For the past three years, Elaine DaSilva and her 9-year-old son Jordan have been on a roller-coaster ride of homelessness, often sleeping in shelters and friends’ homes.
DaSilva and her son had lived in an apartment in Victorville. She had her own tax business. But “life,” she said, got in the way and things started to crumble. Her father died, and the fight over his will with other half siblings took its toll. Her business started to diminish. It didn’t help either that she was commuting from Los Angeles to Victorville everyday for a job.
Little by little, things got more and more complicated. At the end she could no longer afford her $800 rent and was evicted.
Since then she’s crashed on friends’ and family’s couches, and even in some clients’ homes. She’s worked here and there, but nothing permanent or providing enough to cover rent.
“I just exhausted everything,” says the single mom, who for the past three months has been living at the San Fernando Rescue Mission shelter.
The experience has taught her the important things in life, she said.
“Today I’m thankful that I have a relationship with God,” DaSilva said. “This has taught me to see what’s really important in life. It’s helped me build character and that’s something nobody can take away from me.
“I’ve learned to be thankful and grateful for what I have,” she added.
But Christmas is a difficult time, nonetheless. Nine-year-olds still want “Santa” to bring toys, something that gets difficult when one doesn’t have a regular paycheck.
“He (Jordan) wants an iPad, and I’m like ‘slow down,’ we’re just happy to have a roof over our heads.’ I’ve never been one to want big things. I’m a very simple person. If I don’t get something, it’s okay,” DaSilva said.
Having A Merry Christmas
Still, Jordan loves Legos, and needs a coat and shoes. DaSilva also needs a coat with a hood.
Those kind of Christmas wishes, and others, will be granted this Saturday, Dec. 20, at the second annual San Fernando Rescue Mission’s “Holiday Dignity Store” where parents who are currently staying at the shelter or have been former clients, receive vouchers they can use to “purchase” toys and clothing of their choosing at a special holiday store.
In total, some 30 families (about 120 adults and children) have been selected to take part in the event, said Wade Trimmer, San Fernando Valley Rescue Mission executive director.
“It’s a reunion and celebration, where current clients can be inspired by other folks who have overcome similar obstacles,” Trimmer said.
The families will arrive at the Every Nation Church in Van Nuys on Saturday. There will be a children’s area, entertainment and food. Then parents will be assigned a personal shopper to help them select toys and clothing, and then move to a gift-wrapping area before heading back to their children with “arms filled with presents,” Trimmer said.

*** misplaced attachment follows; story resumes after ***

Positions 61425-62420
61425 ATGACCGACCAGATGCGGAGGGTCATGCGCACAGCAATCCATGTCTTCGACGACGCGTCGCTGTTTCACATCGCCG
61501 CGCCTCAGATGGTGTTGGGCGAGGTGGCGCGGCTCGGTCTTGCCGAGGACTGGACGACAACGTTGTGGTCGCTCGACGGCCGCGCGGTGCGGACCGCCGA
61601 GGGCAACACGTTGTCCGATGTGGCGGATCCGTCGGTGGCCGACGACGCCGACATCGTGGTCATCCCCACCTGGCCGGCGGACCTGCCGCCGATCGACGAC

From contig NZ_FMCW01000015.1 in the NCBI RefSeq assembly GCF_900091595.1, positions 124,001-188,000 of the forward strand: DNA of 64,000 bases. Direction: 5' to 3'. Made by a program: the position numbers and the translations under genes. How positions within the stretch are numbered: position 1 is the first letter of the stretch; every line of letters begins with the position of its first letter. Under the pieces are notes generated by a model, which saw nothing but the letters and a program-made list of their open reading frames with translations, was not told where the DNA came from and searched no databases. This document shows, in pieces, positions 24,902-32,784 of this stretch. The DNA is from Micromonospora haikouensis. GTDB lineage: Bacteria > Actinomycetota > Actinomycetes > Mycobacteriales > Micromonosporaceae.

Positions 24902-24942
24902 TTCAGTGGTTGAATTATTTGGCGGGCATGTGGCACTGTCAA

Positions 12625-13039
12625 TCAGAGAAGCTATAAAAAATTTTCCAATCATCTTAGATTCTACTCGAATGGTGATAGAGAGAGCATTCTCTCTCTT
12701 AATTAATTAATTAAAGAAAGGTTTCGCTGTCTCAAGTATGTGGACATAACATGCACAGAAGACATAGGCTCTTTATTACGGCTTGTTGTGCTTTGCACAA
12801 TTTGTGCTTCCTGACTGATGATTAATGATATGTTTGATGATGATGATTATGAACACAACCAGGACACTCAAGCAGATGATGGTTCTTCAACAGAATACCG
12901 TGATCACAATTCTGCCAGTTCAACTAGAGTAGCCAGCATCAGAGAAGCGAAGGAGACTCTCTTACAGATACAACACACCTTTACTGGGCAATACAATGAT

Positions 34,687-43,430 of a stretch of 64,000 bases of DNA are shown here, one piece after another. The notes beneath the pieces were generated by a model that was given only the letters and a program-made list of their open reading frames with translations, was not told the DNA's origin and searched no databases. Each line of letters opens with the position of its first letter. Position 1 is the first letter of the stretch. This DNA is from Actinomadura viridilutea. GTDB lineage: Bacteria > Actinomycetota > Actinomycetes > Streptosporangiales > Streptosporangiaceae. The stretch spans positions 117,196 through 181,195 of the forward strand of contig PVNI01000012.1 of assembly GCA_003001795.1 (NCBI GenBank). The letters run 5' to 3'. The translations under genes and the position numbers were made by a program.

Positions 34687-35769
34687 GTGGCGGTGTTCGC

He added the idea for the event is to “give parents dignity so that it doesn’t seem like a stranger is giving their children presents.”
Trimmer described the event as one full of joy, happiness and tears.
He recounted that a volunteer on her way to the event last year saw a mother with two kids begging organizers if she could take them to the “Holiday Dignity Store.” They said it was fine, and took the family with her.
“The kids thought they were just going to lunch and when the mom came out with the presents, they just started bawling. It was unbelievable,” Trimmer said.
Recuperating From A Devastating Fire
Mission officials began putting this event together in October. Since then they’ve been receiving donations from individuals and families (including one that bought nearly $1,000 in toys), small and big businesses, and other nonprofit groups.
All of this while the organization is still recovering from a fire that destroyed its shelter, burned vehicles, and damaged its kitchen and offices in North Hollywood.
“It was devastating. We were at a point when we [wondered] if we were still going to be here,” Trimmer said.
But the generosity of the community, elected officials and others has enabled the mission to continue with its programs, even expanding some.
“We’re ending the year in good shape,” Trimmer said. “The shelter is back and running; we’re still replacing vehicles and trying to come to a settlement with insurance.”
The fire affected them in other ways. Business at the thrift shop in North Hollywood, one of the main sources of income, went down after the fire because people thought it had closed. But it and other mission operations are pretty much open, and Trimmer said officials are still accepting donations — especially of household items and clothing.
“The needs go on throughout the year. We have a birthday party here (at the shelter) every month for the kids,” he noted.
The San Fernando Valley Rescue Mission is located at 13442 Saticoy St., in North Hollywood. For more information, call (818) 785-4476 or visit www.sanfernandovalleyrescuemission.org.